Here’s one of my left-field responses–I’ve been thinking about this for the past few weeks in view of the bad weather across the UK. This affected deliveries of stock to online retailers and, therefore, their deliveries to customers. One of the gifts I ordered (and had to chase) was allegedly dispatched twice and still hasn’t arrived. When I got iced in the week before Christmas I tried to order my groceries online but was, of course, too late to get a delivery slot. Which has lead me to wonder whether anyone ordering online actually gives even a passing thought to the drivers who are trudging out and confronting all the consequential delays, accidents, perils etc. Is there an ethical issue here? Or does accepting the job mean accepting the responsibility and the (hopefully only occasional) risks?

Ed Rosenbaum
Guest
10 years 4 months ago

Have any of you ever tried to get into a Publix or other grocers here in the South Florida market a few days before an impending hurricane? Plan on spending extra time and finding the shelves emptier than normal. The cash registers continue to go “ka-ching.” A weather abnormality is a grocer’s dream.

George Anderson
Guest
10 years 4 months ago

While supermarkets always do a big business before a storm hits, it often is people running out the day before to stock up on staples and comfort food. Obviously this same timing doesn’t work in the case of online grocers where greater lead times and coordination are needed. Something that FreshDirect and others may consider before future storms: Send out weather alerts to remind shoppers not to wait or it could be too late.

Mark Johnson
Guest
Mark Johnson
10 years 4 months ago

Actually I think this makes sense. The online grocery (like the retail entity) has traffic/delivery pattern that give them an idea of what product needed, when to replenish and when they need to ramp up delivery vehicles to meet the needs of their audience. This would make them very customer centric. The ability to scale up delivery drivers and add additional delivery vans would be challenging (especially during peak hours), so actually this attempt to engage their audience is actually quite effective. You are giving control to the members and they will actually respond in a proactive manner.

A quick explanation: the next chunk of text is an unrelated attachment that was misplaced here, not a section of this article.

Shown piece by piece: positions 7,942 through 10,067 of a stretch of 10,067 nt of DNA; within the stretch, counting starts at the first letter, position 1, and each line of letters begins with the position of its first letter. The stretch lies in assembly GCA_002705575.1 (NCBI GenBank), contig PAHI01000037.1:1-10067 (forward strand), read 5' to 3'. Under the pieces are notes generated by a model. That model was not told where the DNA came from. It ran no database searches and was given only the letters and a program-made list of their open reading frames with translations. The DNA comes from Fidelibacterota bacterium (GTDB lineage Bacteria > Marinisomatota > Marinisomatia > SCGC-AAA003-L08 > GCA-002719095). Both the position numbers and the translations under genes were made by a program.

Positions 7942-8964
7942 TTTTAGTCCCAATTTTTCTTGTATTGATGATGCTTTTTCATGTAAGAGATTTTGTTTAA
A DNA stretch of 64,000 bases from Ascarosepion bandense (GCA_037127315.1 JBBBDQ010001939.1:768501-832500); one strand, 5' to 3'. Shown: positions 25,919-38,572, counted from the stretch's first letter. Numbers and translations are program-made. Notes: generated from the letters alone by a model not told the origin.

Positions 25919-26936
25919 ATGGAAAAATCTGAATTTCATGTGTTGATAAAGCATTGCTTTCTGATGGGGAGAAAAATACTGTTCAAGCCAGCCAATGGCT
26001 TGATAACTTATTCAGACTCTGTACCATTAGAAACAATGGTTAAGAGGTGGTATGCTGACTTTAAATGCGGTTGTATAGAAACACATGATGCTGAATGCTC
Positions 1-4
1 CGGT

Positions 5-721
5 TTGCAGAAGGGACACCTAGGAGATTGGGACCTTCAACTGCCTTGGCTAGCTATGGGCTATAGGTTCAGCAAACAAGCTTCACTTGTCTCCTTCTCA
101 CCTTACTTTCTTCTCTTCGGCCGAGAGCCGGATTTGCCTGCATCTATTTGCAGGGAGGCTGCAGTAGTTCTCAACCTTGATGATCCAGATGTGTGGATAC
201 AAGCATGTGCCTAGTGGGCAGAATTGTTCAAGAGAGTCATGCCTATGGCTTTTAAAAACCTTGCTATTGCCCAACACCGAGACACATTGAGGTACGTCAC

Al McClain
Guest
Al McClain
10 years 4 months ago
As a postscript to my comment from yesterday, I realize it would have been next to impossible for FreshDirect to deliver orders in a timely fashion during and after the storm, just as it was impossible for the airlines to fly, subways to run, etc. My issue was not so much with the level of preparedness, although I do think they need to build in the ability to ramp up more quickly in times of over-peak demand, as it was with their “apology” afterward. Looking in on this from sunny Florida, it appeared to me that the company was trying to tell their customers what they, the customers, could do to make FreshDirect’s life easier, as opposed to the other way around. I think a straightforward “We’re sorry and will try to do better in the future” would have been better. The bottom line is folks didn’t receive their orders, so FD needs to take responsibility for that. A coupon for something off on a future order would have been nice too.